From history we know that the power that came after the four Grecian empires was Rome, which arose from a point westward of these empires.

Look at the chart below. How do the parallels between the three chapters help us see why Rome must be the little-horn power in Daniel 8?  

Daniel 2





Daniel 7





Daniel 8





The crucial point to remember is that, in Daniel, not a lot of distinction is made between pagan and papal Rome. Both are viewed as one power. This is seen clearly in Daniel 7, for instance, where the little horn (papal Rome) that arises out of the fourth beast is still part of the fourth beast, which was Rome, only in its pagan phase. The little-horn power in Daniel 8 arises after Greece and exists until the end time, when it is cut off without hand (Dan. 8:25). Pagan Rome rose after Greece and still exists, now, though, in the papal phase.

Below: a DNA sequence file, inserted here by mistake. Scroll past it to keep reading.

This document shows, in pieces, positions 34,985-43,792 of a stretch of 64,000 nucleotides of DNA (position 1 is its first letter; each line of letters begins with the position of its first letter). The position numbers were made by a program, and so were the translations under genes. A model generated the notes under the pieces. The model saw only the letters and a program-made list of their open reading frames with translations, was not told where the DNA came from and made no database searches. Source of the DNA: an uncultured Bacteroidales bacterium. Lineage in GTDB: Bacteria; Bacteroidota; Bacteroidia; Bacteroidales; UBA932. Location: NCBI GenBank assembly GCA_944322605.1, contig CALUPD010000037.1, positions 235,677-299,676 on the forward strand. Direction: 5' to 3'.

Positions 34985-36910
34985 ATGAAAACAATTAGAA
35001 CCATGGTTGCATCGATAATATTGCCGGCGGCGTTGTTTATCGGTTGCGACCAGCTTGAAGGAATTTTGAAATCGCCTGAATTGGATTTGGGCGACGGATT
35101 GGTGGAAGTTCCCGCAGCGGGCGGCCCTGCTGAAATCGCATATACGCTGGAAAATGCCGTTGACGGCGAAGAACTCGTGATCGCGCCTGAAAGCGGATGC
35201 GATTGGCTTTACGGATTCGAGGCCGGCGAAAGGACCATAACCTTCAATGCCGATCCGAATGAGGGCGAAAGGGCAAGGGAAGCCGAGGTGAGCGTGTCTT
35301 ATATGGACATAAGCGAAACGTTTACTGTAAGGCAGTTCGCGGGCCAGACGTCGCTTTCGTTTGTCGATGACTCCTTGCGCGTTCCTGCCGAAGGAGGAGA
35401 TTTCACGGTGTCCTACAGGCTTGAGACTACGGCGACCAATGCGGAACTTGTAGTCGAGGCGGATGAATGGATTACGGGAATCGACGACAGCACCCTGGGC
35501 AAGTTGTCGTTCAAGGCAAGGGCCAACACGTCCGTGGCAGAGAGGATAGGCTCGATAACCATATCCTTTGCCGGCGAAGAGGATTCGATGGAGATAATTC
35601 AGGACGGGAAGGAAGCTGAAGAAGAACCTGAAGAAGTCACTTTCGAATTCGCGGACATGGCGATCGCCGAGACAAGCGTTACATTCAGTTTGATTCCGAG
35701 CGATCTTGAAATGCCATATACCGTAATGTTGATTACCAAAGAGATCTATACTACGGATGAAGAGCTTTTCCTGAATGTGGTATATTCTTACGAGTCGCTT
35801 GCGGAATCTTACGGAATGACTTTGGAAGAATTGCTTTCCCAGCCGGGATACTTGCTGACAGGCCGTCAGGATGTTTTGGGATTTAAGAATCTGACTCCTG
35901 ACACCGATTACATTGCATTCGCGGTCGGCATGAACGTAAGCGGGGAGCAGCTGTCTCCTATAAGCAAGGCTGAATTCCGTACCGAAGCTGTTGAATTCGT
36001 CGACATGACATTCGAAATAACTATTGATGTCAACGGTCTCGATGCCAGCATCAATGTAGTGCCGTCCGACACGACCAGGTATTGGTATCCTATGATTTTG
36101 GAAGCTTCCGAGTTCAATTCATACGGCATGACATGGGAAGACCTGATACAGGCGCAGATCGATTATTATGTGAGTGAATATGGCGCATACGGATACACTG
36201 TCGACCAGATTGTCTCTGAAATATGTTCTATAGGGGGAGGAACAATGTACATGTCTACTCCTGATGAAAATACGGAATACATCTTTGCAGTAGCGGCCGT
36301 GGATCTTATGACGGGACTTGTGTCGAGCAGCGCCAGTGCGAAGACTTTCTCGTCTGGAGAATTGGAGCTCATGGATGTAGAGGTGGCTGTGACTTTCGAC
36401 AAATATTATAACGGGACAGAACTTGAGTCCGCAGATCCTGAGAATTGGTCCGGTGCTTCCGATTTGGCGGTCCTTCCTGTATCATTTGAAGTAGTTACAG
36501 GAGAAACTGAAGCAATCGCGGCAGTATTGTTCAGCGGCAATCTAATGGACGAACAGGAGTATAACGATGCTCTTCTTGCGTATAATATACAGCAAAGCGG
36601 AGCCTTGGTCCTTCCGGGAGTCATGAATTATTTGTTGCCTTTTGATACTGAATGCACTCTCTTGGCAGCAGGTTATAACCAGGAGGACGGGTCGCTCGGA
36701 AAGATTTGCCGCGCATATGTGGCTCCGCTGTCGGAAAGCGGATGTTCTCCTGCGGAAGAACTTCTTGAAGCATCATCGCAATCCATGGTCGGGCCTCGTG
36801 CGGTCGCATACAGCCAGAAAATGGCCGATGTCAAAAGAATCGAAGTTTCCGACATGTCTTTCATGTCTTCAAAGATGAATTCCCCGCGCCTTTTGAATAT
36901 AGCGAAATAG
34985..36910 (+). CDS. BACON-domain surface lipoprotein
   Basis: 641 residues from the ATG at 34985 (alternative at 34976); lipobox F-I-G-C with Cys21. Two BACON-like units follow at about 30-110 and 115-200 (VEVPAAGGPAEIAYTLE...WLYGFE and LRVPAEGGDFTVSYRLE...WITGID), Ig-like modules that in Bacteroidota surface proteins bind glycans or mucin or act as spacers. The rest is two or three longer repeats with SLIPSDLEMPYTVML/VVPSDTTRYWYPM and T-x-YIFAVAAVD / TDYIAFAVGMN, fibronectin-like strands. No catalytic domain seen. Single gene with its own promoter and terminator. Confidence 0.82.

Take time to study the parallels presented above until you could give someone a Bible study on this crucial topic.  

WEDNESDAY November 24

The Activity of the Little Horn

The power that followed the Grecian kingdoms in history was Rome, pagan and then papal. The fact that prophecy says the little horn was to become exceedingly great, in contrast to Media-Persia, which "became great" (Dan. 8:4, NKJV), and Greece, which became "very great" (vs. 8), rules out the identification of the little horn with the Syrian king Antiochus Epiphanes, who was not greater than either Media-Persia or Greece. Rome—in both its pagan and papal phases—was. It's clear, however, that Daniel 8 focuses mostly on the papal phase.

Read Daniel 8:9-12. Write down the activities of the little-horn power. What do you think this is talking about?  

Notice, first of all, the spiritual nature of the little horn's attack. He goes after "the host of the heavens" (vs. 9, NIV); he magnifies himself against "the Prince of the host" (vs. 11, NIV), and the "daily" is taken away. Whatever else the little-horn power does, it certainly seems to be a spiritual power doing things against God's truth. In fact, verse 12 says it cast "the truth to the ground."